A Level students visit the European Centre of Nuclear Research
It was 5 o’clock in the morning on 26th March, the first day of the Westholme Easter holidays, so naturally the entire student body was sound asleep with no desire to rise from their beds until 10:00am at the very earliest. Oh, all except for ten physics pupils, three science teachers and me. This is an unbiased account of the Westholme trip to CERN (European Centre of Nuclear Research) from the perspective of a curious arts student.
The excitement began from the outset as Amelia Blow prepared for her first ever journey in an aeroplane. Retrospectively, perhaps spending the hour’s journey to the airport discussing the art of flying 30,000 feet high at 550mph in a glorified aluminium tube wasn’t so clever, but it wasn’t enough to put her off – in fact, it seemed that the take-off might have been her favourite part of the whole trip.
Having touched down in a cold but sunny Switzerland, we dropped our bags off at the hostel and headed straight back into Geneva. We had planned on catching a cable car to the top of one of the mountains, in order to catch a birds-eye view of the picturesque city. However, we arrived at the entrance only to find that it wasn’t running. In fact, upon further investigation, we discovered that it had never once been running… because it hadn’t actually opened yet. After shaming Mr Hiller and Dr Watson for a few minutes, we decided instead to take a boat across the river and buy ice-cream: a far more educational way to spend the afternoon.
We began the following day awaiting the tram which would take us to CERN. Upon arrival at the destination which had drawn us all to Switzerland in the first place, we walked to the gates of the CERN museum. The huge room was a spectacle in itself – mostly dark, there were several lit spheres dotted around the room each containing fascinating artefacts relating to CERN – including, my personal favourite, the genuine document typed and printed out by Tim Berners-Lee, outlining his idea of a data-sharing platform which eventually turned into the World Wide Web. We spent a while in here, wandering around the room enticed by the many small creations at CERN which went on to revolutionise different aspects of life.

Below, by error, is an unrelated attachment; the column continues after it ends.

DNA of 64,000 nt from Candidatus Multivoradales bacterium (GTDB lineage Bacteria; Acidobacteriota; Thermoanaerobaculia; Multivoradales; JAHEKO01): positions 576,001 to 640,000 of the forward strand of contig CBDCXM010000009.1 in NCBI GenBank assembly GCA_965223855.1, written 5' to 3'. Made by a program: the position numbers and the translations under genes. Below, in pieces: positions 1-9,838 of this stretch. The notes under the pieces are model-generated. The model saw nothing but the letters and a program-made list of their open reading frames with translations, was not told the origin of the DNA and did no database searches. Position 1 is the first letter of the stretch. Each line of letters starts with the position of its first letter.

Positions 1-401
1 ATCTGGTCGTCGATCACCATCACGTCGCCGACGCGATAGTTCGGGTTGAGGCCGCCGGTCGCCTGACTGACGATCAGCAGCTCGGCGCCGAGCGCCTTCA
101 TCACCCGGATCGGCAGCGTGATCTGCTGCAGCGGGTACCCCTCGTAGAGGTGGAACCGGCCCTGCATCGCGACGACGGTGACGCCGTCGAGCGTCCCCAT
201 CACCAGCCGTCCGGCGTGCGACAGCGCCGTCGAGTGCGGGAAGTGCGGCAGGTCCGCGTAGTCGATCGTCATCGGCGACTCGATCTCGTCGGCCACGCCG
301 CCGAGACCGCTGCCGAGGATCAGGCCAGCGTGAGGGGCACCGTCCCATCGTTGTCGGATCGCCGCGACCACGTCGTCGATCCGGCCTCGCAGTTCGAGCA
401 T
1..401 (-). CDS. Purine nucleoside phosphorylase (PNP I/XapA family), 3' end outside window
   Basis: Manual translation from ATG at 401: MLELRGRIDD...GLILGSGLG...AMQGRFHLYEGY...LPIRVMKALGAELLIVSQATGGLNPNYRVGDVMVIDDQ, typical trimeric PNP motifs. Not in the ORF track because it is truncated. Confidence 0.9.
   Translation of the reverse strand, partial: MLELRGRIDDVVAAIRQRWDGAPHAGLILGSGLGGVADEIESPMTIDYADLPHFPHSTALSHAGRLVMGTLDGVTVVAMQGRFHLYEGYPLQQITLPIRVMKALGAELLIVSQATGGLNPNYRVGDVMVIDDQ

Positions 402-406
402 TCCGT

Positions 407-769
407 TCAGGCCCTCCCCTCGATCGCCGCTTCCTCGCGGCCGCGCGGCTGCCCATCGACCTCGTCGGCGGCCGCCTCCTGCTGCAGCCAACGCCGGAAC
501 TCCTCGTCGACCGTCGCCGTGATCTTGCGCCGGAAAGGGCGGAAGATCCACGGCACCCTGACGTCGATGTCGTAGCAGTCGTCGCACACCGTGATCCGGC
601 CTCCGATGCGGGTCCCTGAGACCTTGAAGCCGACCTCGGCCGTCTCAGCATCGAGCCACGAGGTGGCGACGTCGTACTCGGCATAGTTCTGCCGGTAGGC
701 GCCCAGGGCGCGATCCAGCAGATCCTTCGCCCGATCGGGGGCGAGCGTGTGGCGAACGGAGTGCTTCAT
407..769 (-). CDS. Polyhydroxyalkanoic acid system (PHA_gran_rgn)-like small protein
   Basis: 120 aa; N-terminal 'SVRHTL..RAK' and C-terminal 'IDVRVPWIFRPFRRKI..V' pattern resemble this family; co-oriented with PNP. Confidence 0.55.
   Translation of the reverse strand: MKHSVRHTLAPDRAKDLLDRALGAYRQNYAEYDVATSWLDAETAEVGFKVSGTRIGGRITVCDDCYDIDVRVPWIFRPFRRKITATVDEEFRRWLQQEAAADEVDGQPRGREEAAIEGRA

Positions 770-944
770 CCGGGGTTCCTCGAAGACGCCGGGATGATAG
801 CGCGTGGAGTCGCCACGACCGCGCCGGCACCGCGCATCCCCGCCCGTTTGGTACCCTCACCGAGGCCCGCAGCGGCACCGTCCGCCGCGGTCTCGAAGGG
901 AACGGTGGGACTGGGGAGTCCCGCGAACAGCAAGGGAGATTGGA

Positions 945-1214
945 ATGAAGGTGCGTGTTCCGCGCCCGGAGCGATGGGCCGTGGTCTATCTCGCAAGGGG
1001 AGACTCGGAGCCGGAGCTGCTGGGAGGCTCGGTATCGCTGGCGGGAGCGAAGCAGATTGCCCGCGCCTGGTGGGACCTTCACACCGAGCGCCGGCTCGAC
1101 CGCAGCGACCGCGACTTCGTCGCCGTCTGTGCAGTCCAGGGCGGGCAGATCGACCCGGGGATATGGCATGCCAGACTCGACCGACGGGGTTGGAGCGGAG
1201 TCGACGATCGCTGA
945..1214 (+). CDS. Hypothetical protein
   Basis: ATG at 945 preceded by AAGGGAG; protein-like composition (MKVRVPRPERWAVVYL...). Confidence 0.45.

Finally, after having grabbed some lunch in the CERN cafeteria, sitting down to eat amongst some of the cleverest physicists on the planet, we began our tour of the European Centre for Nuclear Research. We were shown through many different factories, mesmerised by the sheer size of the machines, and the intricacy and complicated technology behind it all. For me, the most interesting part of the tour was the ‘Antimatter Factory’, not least because the opening scenes of ‘Angels and Demons’, the Dan Brown novel-turned-film, took place in that exact building. However, the science behind antimatter was also brilliant – even to someone who had never studied science beyond GCSE!
That evening, the Westholme students returned to their inner, competitive roots and headed to a ten-pin bowling centre. Emma Dean demonstrated her natural ability for all things sports-related and kicked everything off with a strike. Meanwhile, the tension between Mr Hiller and Dr Watson could have been cut with a knife – after a captivating couple of hours, Mr Hiller was crowned champion of the bowling alley, leaving Doc Wat in silent shame.
The third and final day brought further excitement in the form of a boat ride. From Lake Geneva, we could marvel at the beautiful lakeside houses and the snow-topped mountains which surround the city. The teachers then had the wonderful idea of walking the footpath under Geneva’s ‘Jet D’Eau’ – one of the world’s largest water fountains. Needless to say, this resulted in eleven drowned students and three highly amused teachers.
Before we headed back to England, our final destination was the United Nations Office. At the entrance of the magnificent building is the ‘Broken Chair’, a large wooden sculpture of a chair with one broken leg. Students were entertained by the sight of Mr Hiller sitting on Dr Watson’s shoulders as the two worked together in a (successful) attempt to reach the broken leg.
Overall, the trip was a massive success and, in the honest opinion of a non-science student, CERN is one of the scientific ‘wonders of the world’, perhaps ultimately to answer the big questions which will propel us forward in the world of science.